Village Orchestra Mix MP3

There is an underlying challenge in Remix, Lawrence Lessig’s recent book about copyright reform in the age of fluid and rapid technological change, regarding how the market adjusts to perceived abuses. The “MP3 blog” phenomenon is good example of this. While the MP3s linked to daily from the Downstream section of this website,, are all posted by musicians with the intent that they are downloaded for free, many bloggers post MP3s as sample tracks of commercial full-lengths, EPs, and singles. Whether or not such an activity qualifies as “fair use” is a subject of discussion, as is whether the activity is all that different from a radio station broadcasting a song, in that it’s largely promotional.

Many of these blogs, with that very legal issue in mind, post a note saying that any copyright holder can request a given song be taken down. What is indisputable, though, is that when the music is made freely available, it goes a long way to helping present the subject — it means a lot more to hear a song, than to only read a review of the song. (I’m currently participating, this week, in a group discussion of Lessig’s Remix at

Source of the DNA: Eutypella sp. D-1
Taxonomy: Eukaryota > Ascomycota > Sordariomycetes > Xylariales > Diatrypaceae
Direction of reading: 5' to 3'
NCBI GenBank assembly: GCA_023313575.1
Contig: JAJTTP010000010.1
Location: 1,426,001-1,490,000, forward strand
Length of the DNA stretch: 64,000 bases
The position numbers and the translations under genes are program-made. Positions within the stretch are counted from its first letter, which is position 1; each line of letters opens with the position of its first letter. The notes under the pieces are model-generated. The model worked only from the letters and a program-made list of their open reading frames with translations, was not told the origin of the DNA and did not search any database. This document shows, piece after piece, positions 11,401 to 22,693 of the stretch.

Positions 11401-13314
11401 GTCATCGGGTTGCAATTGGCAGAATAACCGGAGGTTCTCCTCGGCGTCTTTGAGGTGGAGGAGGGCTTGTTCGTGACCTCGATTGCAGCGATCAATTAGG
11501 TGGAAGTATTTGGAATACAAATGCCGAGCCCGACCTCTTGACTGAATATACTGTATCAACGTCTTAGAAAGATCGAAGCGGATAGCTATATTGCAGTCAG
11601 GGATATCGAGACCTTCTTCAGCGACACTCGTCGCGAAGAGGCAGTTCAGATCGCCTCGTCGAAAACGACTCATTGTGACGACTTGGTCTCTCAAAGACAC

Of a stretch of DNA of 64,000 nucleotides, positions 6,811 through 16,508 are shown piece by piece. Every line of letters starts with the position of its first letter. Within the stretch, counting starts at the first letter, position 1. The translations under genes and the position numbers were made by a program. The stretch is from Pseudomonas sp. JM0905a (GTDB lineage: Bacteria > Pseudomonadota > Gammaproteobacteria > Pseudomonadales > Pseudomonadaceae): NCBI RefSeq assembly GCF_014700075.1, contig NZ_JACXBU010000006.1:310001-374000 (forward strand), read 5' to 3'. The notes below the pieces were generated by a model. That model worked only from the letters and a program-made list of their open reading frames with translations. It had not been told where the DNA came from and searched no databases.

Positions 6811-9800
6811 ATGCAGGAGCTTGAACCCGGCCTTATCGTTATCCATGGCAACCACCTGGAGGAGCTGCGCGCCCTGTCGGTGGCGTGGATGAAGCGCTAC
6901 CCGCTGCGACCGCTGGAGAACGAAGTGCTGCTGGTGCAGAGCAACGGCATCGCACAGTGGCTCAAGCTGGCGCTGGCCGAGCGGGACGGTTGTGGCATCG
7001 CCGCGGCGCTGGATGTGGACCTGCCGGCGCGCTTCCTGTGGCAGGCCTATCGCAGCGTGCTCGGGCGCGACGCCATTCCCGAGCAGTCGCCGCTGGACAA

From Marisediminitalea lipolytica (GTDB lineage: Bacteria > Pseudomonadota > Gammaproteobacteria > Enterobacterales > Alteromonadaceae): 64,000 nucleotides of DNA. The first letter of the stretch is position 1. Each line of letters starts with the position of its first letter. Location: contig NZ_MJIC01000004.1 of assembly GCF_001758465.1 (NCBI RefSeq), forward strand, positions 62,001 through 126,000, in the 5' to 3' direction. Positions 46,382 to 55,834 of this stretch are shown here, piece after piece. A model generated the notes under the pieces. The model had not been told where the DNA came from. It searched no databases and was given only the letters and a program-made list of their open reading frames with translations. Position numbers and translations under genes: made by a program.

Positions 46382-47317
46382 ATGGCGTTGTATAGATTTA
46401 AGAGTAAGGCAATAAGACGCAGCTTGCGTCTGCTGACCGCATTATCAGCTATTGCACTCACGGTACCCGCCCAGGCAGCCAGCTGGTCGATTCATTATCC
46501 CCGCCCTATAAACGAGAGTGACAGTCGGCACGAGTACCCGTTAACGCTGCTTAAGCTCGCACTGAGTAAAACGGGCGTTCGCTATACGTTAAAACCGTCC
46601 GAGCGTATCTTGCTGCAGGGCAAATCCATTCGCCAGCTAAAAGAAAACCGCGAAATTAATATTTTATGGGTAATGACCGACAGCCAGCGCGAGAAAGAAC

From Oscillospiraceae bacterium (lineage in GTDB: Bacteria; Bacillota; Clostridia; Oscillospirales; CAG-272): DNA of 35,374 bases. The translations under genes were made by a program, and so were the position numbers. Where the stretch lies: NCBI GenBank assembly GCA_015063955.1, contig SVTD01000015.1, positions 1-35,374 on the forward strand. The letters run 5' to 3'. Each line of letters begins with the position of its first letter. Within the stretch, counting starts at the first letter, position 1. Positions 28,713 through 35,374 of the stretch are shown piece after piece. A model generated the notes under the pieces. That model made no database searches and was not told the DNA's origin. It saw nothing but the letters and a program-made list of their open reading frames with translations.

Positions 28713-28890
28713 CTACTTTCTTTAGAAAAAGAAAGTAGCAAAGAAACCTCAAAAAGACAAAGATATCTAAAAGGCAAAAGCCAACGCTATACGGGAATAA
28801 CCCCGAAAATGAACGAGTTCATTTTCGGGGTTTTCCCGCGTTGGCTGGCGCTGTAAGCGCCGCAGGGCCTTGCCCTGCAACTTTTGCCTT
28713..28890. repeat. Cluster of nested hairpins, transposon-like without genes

Over at the blog, the site took an interesting spin on the “MP3 blog” mode when interviewing the Scotland-based Village Orchestra (aka Ruaridh Law). The site commissioned an exclusive mix from Law (his surname, yes, is somewhat ironic in this context), who DJs in addition to making his own, original music. He put together a genre-spanning mix with micro-techno from .SND and the experimental electronica of Boards of Canada, as well as unreleased tracks by Warp Records cornerstone Squarepusher, Oscar-winning rappers Three 6 Mafia, and others. The mix is a clever means to give a listen inside the head of the interview’s subject, not just because of the range of the material, but because it’s a proper mix; rather than a series of individual tracks, they’re all melded together with expert transitions that shed light on the relationships between the various songs.

The mix (titled “Diverted Mail”) is available as a Zip file (54MB, 40 minutes) at More info on Law at

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